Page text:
The left foot is pressed backward against the right foot, and with both feet extended, toes down, a nail is driven through the arch of each, leaving the knees moderately flexed.  The victim is now crucified.  As He slowly sags down with more weight on the nails in the wrists, excruciating, fiery pain shoots along the fingers and up the arms to explode in the brain – the nails in the wrists are putting pressure on the median nerves.  As He pushes Himself upward to avoid this wrenching torment, He places His full weight on the nail through His feet.  Again there is the searing agony of the the tearing through the nerves between the metatarsal bones of the feet.

At this point, another phenomenon occurs.  As the arms fatigue, great waves of cramps sweep over the muscles, knotting them in deep, relentless, throbbing pain.  With these cramps comes the inability to push Himself upward.  Hanging by His arms, the pectoral muscles are paralyzed and the intercostal muscles are unable to act.  Air can be drawn into the lungs, but cannot be exhaled.  Jesus fights to raise Himself in order to get even one short breath.  Finally carbon dioxide builds up in the lungs and in the blood stream and the cramps partially subside.  Spasmodically, He is able to push Himself upward to exhale and bring in the life-giving oxygen.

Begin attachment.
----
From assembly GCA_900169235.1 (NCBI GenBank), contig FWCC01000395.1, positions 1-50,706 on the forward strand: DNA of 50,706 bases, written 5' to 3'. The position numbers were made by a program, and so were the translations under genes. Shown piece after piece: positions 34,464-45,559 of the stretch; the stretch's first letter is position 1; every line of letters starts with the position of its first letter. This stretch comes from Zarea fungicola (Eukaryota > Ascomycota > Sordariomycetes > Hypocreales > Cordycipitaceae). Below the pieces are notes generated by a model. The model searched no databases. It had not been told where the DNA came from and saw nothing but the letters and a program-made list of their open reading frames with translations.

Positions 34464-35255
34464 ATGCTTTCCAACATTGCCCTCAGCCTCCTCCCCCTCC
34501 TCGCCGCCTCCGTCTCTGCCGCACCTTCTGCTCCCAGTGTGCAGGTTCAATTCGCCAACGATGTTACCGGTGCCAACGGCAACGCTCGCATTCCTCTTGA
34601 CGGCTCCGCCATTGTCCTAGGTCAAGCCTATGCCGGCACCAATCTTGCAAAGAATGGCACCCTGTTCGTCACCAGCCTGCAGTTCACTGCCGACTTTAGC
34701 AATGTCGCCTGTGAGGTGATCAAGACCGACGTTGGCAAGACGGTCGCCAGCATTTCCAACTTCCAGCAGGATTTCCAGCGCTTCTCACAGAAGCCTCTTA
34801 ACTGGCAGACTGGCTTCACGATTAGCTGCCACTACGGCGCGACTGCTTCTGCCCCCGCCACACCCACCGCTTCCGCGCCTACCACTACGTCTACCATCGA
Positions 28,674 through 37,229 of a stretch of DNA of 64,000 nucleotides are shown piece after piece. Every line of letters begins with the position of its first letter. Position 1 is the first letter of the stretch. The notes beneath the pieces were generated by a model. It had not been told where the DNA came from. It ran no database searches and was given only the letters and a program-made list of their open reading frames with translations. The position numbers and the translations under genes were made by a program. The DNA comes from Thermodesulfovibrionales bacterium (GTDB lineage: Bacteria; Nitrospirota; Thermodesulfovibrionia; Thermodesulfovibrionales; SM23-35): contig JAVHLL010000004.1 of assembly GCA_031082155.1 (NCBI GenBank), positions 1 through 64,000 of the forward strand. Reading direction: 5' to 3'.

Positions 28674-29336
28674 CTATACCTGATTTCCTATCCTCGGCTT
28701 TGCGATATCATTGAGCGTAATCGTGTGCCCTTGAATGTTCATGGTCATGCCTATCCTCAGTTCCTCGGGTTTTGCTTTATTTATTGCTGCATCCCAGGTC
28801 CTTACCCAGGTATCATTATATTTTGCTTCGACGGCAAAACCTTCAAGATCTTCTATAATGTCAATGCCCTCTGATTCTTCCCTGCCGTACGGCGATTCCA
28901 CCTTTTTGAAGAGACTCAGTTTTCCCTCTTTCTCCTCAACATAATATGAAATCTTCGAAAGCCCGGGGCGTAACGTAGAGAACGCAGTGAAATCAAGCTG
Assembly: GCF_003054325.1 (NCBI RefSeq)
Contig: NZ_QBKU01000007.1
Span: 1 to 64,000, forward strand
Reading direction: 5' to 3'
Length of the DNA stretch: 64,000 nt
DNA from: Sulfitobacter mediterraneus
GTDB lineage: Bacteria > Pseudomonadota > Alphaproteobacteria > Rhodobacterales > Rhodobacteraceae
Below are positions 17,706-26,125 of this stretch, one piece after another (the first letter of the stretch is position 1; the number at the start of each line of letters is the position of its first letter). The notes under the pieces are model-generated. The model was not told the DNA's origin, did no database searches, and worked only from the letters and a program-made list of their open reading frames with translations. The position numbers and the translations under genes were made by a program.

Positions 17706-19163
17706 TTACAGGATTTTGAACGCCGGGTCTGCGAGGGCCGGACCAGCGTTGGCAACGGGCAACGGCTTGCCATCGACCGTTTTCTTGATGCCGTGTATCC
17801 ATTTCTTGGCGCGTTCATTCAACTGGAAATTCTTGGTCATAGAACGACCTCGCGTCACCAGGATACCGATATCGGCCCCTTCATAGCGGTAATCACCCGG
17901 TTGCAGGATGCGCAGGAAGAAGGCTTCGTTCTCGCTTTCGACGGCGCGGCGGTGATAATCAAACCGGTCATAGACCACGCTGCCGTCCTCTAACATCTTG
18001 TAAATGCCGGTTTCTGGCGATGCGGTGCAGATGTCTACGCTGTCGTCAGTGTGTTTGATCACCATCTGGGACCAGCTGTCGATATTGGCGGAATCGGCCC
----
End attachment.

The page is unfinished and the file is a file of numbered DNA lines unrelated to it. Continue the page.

Jesus’ suffering was not merely physical.  His emotional and spiritual suffering were as unparalleled in human history as was his bodily suffering.  The Son of God had known eternal loving relationship with the Father.  But on the cross, Christ became a sin offering – And in His agony His Father was forced to turn away from Him.  Galatians 3:13 tells us, “Christ redeemed us from the curse of the law by becoming a curse for us, for it is written: “Cursed is everyone who is hung on a tree.”

Jesus suffered as no human being has ever suffered.  And yet Jesus wasn’t a helpless victim.  We have heard Jesus say prior to His crucifixion that He would sacrifice His life voluntarily (John 10:18).  As the soldiers, priests, and mob came to arrest Him at Gethsemane, Jesus said to His disciples who tried to protect Him, “Do you think I cannot call on my Father, and he will at once put at my disposal more than twelve legions of angels?” (Matthew 26:52).  A legion was 6,000, meaning 72,000 angels would have come to save the Son of God at His bidding.

For the record, ONE angel put one hundred and eighty-five thousand Assyrian warriors to death in one night (2 Kings 19:35).

So why on earth would Jesus have allowed Himself to be so horribly tortured and killed when He could have stopped it?

Because of His love for me.  And for you.

We talk about love all the time.  But we can’t even begin to fathom the depths of Christ’s love for us.

The last recorded word from Jesus on the cross was “Tetelestai.”  It is usually translated, “It is finished.”  But there is so much that we can learn from how that word was used in Roman culture at the time of Christ.  “Tetelestai” was used to stamp “paid” upon a receipt, and it was also the stamp put on a criminal’s charges once he had completed his sentence.  Paid in full.